Dreaming of getting a solid eight hours of sleep? You’re not alone. Nearly 60 percent of Americans are struggling with insomnia, thanks to everything from anxiety over Covid-19 to continued disruptions to our routines. As a result, more of us are turning to sleep aids. Trouble is, the medications don’t provide much benefit for middle-aged women when used long-term, says Daniel Hal Solomon, MD, of Harvard Medical School. “I often see women who start with a week’s supply of sleep medication, but a year later, they’re still taking them nightly,” he reveals. “While the medication may work temporarily, our research has found that long-term use doesn’t have a clear benefit.”
In addition to their potential side effects (including strange dreams, sleepwalking, and next-day grogginess), it’s easy to build up a tolerance to these medications. As their effectiveness wanes over time, you’ll need to take more to get the same benefit. Fortunately, experts promise you can get safe, deep slumber naturally. Here are three natural cures for sleepless nights:
Can’t fall asleep? Try This Trendy Tea
The hot new “health drink” sweeping social media for its ability to help you sleep? Lettuce tea. “If you’ve ever cut the stalks of romaine lettuce, you may have noticed a white sap — it’s filled with lactucarium, a calming substance,” says Michelle Schoffro Cook, PhD, author of Pain Erasers. (Buy on Amazon, $14.20) “When brewed as a tea in the evening, it helps us fall asleep.” To make your own subtly herbaceous “lullaby tea,” pack two cups of chopped romaine (it’s higher in lactucarium than other lettuce) in a pitcher and pour enough boiling water to cover it. Steep 10 minutes, strain and add honey or stevia to taste for sweeter dreams tonight.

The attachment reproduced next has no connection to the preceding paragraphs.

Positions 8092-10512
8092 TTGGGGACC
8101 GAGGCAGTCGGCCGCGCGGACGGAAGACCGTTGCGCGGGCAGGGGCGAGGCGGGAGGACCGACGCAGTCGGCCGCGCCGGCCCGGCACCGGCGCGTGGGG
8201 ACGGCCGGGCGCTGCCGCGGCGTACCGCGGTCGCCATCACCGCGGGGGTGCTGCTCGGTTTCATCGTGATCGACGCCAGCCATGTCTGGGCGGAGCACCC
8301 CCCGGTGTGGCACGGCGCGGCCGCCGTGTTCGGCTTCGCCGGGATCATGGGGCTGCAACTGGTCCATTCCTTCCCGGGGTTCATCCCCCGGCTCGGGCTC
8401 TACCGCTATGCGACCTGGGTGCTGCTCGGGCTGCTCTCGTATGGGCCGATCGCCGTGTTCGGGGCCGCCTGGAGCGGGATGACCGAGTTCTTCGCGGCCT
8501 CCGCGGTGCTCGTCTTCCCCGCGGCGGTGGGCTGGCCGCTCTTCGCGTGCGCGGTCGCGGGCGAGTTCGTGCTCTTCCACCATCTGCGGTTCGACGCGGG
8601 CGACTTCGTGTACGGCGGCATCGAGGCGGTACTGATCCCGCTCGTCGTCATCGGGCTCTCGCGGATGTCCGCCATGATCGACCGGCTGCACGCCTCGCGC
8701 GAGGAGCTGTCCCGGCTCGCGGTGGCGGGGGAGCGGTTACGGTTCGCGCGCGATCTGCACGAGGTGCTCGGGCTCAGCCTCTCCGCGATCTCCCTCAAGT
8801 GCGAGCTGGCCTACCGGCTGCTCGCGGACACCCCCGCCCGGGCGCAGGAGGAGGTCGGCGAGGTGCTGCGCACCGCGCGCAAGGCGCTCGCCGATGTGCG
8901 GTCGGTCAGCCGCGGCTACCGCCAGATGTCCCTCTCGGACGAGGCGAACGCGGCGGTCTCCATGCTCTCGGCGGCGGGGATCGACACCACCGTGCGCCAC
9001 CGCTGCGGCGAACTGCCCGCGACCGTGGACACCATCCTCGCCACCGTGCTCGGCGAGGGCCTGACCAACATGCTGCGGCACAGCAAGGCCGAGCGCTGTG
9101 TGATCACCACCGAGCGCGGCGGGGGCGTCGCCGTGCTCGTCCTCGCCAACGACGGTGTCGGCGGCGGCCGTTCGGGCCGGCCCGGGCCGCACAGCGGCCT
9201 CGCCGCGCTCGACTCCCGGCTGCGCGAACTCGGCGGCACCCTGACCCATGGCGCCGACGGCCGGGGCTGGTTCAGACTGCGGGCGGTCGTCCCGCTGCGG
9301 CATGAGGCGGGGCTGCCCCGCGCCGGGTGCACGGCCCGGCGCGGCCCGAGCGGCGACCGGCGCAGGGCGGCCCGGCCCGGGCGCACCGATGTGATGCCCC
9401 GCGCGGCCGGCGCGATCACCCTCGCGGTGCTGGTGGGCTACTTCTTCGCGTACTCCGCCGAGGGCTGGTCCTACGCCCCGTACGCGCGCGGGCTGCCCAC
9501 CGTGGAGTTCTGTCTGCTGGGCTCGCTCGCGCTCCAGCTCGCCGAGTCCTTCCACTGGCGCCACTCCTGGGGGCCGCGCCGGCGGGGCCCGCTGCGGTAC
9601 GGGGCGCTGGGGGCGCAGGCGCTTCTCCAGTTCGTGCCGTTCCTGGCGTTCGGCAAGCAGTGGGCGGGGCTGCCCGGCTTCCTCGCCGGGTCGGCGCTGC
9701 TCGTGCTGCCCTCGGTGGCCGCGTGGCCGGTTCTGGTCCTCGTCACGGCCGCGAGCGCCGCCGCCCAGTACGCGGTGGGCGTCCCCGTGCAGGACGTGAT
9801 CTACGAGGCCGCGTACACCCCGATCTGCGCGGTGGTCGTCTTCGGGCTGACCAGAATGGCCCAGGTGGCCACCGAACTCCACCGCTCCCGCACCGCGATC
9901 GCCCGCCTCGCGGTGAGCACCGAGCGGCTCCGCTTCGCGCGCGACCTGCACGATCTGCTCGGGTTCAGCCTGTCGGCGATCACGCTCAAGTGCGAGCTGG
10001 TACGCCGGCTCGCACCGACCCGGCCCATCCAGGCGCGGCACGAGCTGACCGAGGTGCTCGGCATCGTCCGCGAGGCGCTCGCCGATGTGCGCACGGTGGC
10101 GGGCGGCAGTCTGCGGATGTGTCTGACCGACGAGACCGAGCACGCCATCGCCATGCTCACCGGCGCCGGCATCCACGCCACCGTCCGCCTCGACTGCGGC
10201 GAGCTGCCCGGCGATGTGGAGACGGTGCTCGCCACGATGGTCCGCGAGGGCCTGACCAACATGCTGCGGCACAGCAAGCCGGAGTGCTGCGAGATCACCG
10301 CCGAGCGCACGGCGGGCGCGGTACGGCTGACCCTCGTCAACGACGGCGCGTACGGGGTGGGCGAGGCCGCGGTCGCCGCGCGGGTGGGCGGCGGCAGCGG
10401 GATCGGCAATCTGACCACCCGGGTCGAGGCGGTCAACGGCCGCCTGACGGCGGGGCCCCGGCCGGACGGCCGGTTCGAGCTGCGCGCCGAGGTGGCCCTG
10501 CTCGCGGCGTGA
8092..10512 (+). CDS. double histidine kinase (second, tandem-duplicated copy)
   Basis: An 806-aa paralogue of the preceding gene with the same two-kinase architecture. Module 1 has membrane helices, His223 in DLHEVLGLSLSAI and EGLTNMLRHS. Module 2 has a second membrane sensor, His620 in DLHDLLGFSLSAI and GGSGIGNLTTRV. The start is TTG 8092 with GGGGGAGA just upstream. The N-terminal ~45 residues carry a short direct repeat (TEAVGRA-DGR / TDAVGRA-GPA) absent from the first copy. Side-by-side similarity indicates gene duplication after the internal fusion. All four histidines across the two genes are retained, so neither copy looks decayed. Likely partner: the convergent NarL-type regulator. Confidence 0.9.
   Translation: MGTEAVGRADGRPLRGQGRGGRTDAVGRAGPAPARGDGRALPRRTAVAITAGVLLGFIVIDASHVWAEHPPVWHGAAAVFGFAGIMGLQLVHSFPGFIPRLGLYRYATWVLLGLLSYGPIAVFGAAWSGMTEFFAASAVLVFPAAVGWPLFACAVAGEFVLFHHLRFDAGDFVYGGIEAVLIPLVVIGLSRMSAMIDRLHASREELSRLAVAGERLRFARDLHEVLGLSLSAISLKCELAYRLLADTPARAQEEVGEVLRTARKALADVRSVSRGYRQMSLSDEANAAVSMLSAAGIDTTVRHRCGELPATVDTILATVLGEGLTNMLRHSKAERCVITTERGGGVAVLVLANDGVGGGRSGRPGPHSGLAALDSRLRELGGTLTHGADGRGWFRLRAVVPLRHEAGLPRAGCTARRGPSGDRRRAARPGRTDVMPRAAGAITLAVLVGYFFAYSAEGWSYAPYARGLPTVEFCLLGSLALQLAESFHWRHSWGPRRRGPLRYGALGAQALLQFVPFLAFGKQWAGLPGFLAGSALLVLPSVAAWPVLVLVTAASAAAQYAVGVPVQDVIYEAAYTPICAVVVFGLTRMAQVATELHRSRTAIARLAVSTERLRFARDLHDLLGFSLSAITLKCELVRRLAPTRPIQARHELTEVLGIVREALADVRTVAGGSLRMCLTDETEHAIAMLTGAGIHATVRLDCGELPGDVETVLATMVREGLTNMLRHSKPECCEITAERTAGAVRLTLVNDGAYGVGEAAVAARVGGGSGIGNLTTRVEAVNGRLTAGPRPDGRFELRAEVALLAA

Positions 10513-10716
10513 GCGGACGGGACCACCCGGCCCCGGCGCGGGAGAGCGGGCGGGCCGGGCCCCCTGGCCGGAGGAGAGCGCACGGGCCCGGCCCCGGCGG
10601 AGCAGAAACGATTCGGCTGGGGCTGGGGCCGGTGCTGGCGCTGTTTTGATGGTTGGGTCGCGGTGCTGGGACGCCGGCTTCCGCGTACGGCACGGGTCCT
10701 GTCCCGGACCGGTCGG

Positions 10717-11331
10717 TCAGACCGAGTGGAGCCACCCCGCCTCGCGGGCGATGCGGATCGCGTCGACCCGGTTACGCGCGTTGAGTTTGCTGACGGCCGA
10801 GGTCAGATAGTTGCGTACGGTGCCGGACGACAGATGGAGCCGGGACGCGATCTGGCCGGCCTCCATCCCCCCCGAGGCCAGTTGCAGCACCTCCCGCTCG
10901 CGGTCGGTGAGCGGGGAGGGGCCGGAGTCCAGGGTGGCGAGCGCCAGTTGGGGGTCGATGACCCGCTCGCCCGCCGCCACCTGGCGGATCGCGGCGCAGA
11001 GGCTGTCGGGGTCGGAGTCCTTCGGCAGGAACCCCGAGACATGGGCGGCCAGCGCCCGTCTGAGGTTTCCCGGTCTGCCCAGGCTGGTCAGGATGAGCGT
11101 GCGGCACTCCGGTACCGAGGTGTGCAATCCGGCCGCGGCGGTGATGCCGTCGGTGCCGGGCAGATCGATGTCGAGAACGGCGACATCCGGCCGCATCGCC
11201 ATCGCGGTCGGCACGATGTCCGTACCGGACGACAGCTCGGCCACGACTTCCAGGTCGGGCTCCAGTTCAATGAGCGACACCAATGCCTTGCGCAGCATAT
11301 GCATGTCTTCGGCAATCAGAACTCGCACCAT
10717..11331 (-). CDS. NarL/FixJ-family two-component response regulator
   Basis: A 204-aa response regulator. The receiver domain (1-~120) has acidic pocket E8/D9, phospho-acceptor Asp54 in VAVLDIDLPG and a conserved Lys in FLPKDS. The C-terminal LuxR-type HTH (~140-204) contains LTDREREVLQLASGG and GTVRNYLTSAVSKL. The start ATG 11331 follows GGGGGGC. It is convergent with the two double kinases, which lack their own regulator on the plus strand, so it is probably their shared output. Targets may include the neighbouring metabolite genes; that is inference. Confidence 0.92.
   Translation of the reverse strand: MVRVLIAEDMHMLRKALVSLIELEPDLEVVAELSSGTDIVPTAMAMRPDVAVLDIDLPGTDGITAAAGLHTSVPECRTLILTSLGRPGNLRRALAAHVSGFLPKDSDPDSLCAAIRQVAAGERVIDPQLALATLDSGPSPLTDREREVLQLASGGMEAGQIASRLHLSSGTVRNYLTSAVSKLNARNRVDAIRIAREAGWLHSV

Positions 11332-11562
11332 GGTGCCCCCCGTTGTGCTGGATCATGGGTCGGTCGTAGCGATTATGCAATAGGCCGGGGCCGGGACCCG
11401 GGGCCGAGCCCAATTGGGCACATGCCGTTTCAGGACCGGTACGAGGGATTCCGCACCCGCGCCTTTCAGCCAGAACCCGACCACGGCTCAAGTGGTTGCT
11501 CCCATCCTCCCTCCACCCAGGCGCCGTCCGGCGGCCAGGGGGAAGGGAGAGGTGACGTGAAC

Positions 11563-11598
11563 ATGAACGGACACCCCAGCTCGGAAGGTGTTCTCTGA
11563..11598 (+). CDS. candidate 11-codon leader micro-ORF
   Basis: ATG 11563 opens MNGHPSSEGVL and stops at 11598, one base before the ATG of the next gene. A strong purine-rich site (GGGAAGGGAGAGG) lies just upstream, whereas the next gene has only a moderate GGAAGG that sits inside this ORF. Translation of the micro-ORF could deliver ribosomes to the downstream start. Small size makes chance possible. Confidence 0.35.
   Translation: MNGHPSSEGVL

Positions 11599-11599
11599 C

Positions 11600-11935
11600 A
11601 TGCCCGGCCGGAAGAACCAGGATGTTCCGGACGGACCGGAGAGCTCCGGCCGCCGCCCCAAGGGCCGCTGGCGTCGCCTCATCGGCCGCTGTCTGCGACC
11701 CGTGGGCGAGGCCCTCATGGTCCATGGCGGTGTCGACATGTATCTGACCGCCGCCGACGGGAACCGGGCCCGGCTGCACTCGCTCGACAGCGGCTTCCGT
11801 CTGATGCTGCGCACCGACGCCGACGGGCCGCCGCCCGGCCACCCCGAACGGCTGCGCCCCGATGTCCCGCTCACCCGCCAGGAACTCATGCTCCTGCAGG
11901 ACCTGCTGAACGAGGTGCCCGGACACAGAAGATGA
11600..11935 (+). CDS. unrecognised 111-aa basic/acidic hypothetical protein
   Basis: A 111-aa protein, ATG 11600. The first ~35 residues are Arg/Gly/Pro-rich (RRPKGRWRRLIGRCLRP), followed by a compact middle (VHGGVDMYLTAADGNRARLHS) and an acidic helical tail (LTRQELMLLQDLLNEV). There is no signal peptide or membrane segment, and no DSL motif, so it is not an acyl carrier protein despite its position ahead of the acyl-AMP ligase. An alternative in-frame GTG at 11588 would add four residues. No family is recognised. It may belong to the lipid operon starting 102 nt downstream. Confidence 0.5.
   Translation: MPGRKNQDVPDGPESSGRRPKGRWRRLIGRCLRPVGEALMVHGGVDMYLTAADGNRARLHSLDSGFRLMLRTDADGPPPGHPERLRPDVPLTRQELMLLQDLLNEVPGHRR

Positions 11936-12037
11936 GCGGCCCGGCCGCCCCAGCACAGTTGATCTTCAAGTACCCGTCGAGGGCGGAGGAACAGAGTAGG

Toss and turn all night? Drift Off to Soothing Tunes
If racing thoughts keep you up, “tune” them out: A new study finds that music with slower, longer note durations and non-danceable beats (think “Moonlight Sonata” or “You Are So Beautiful”) melts stress to help you sleep. “I thought only classical compositions would promote sleep, but we found that these musical features are more important than the genre,” says lead study author Thomas Dickson, PhD. “Once you find music that works for you, listen to it at the same time before bed for 30 days to develop an association with that music and sleep — it will help you nod off faster.” Also smart: Visit WholeTones.com for frequency-based therapeutic music that’s been proven to improve sleep.
Wake up tired? Crack a Window
Making sure your bedroom is getting enough fresh air means better ventilation and fewer indoor air pollutants, leading to better shut-eye. In fact, a new study found that folks who slept with an open window had lower levels of carbon dioxide in the air and as a result, enjoyed deeper sleep. What’s more, adds Rebecca Robbins, PhD. a professor at Harvard Medical School and author of Sleep for Success! (Buy on Amazon, $15.95): “A bedroom temperature of 70 degrees or higher often leads to fragmented sleep. Just opening a window will make it much easier for you to fall asleep and stay asleep.”
This article originally appeared in our print magazine, First For Women.
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